Q: How do you educate your users (developers and designers)? Do you knowledge transfer? How do you communicate with your consumer teams? Is it through an announcement in Slack or an e-mail newsletter to know what is new in DS, or do you implement office hours like weekly or bi-weekly? Any advice?

Bethany: I think the education piece can come in with having thorough, clear, and beautifully laid out documentation. In terms of announcements and comms, I always err on the side of over-communicating… Slack/email/what’s new pages on your system site. You have to be your team’s PR agent. For office hours, try out a few different options, but keep it consistent. 

Henry: We have a subscription list with our release notes that we put a lot of effort into, and we try and communicate big changes via all channels that we can, even with presentations to some teams. We also rely on teams and people close to us to spread the message. We actually don’t offer specific office hours, but our DS maintainers often go to design reviews and other things, plus we’re always available to chat. We avoided office hours just because in a large company like ours things can get a little out of hand!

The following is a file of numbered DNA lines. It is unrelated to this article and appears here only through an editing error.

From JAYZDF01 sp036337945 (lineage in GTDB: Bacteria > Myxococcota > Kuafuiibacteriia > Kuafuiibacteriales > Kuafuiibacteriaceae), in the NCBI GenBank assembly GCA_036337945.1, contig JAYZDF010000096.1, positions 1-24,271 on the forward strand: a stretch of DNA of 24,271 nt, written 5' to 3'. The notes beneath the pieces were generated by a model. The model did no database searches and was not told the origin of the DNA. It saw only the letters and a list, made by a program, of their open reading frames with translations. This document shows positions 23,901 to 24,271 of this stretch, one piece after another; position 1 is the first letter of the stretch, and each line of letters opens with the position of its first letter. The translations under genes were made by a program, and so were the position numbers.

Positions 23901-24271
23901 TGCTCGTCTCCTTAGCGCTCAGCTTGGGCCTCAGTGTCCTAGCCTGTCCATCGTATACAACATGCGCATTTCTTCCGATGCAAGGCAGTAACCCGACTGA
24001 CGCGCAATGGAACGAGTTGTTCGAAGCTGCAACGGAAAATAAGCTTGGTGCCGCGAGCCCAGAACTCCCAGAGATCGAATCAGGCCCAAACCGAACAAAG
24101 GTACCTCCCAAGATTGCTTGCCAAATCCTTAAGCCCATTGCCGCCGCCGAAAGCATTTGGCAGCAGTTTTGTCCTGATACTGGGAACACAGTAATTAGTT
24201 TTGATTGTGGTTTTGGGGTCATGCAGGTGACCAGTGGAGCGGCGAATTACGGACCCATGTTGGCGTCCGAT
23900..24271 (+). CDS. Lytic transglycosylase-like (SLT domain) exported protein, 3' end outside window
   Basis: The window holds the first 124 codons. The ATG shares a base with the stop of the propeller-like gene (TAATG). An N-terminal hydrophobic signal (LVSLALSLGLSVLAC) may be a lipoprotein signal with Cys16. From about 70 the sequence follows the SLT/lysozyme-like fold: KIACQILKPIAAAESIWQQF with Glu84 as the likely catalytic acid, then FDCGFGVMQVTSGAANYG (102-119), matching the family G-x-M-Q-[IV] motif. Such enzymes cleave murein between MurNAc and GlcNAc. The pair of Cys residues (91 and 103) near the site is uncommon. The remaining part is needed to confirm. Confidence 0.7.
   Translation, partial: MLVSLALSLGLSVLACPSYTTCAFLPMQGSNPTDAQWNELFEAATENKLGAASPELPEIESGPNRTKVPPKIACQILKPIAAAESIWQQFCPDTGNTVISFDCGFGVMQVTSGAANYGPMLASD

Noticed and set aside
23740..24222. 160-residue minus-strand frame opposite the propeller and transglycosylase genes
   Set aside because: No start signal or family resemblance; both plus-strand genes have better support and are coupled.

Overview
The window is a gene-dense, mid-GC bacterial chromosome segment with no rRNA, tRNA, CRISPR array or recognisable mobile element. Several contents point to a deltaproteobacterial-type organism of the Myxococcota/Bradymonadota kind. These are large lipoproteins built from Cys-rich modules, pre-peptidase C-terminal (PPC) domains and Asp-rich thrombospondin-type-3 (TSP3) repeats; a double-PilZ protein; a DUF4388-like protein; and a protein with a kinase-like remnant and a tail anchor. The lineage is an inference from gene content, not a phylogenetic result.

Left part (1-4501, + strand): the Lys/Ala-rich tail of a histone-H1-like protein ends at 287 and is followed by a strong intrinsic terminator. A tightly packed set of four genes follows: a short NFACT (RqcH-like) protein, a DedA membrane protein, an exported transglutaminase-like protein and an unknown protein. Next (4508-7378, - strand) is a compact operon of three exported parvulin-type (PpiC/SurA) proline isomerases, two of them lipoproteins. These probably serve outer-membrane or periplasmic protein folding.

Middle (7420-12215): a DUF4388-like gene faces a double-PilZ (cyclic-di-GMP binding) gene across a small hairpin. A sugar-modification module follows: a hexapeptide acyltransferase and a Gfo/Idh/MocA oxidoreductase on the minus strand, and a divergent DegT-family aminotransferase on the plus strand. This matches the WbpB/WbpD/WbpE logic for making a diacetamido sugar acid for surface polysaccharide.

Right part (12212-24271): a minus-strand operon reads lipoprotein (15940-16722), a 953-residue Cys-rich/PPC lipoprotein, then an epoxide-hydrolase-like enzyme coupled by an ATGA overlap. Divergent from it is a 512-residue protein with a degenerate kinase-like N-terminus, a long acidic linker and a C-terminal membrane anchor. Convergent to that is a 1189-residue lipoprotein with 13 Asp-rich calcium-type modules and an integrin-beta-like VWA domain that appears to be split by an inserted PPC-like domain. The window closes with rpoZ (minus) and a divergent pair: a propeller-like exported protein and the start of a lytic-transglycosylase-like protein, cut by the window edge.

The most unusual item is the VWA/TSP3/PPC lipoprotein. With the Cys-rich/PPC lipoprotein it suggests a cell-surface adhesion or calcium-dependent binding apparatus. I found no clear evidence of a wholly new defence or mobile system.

Jeremy: There are a lot of different ways to educate system partners so it really depends on the appetite of your org. I personally enjoy workshops and skillshares but if no one is going to them, then you’ll need to try something else. Having a dashboard on your documentation site or area where updates can be posted is my preference. This content can also be sent in Slack to the appropriate channels as a snippet or announcement with a “Learn More” link to the documentation site 😉

On the office hour front, we have two time blocks a week that we recommend design and engineering partners sign up for so we can ensure the right systems folks are in the room. If no one signs up, then the systems team can catch up on work or take the opportunity to review things we’ve been exploring.

Q: Part of sustaining a design system is getting people on board who may think it stifles creativity or are not currently interested in using one. How do you go about convincing those skeptics?

Bethany: I hear this a lot, and it is totally valid. I would encourage the design system team to build the system in a way that IS flexible in nature. An example is building data tables — you can build a variety of variants that include styling preferences like zebra stripes, borders, background color, etc. I also love hearing from designers on ways to make the system more flexible so that they don’t feel constrained creatively.

Henry: Our DS just passed its 9th birthday so it’s been a little while since we had to deal with things like that as the system is pretty well integrated into our platform (if you want to be on the platform, you need to use the DS and platform building blocks).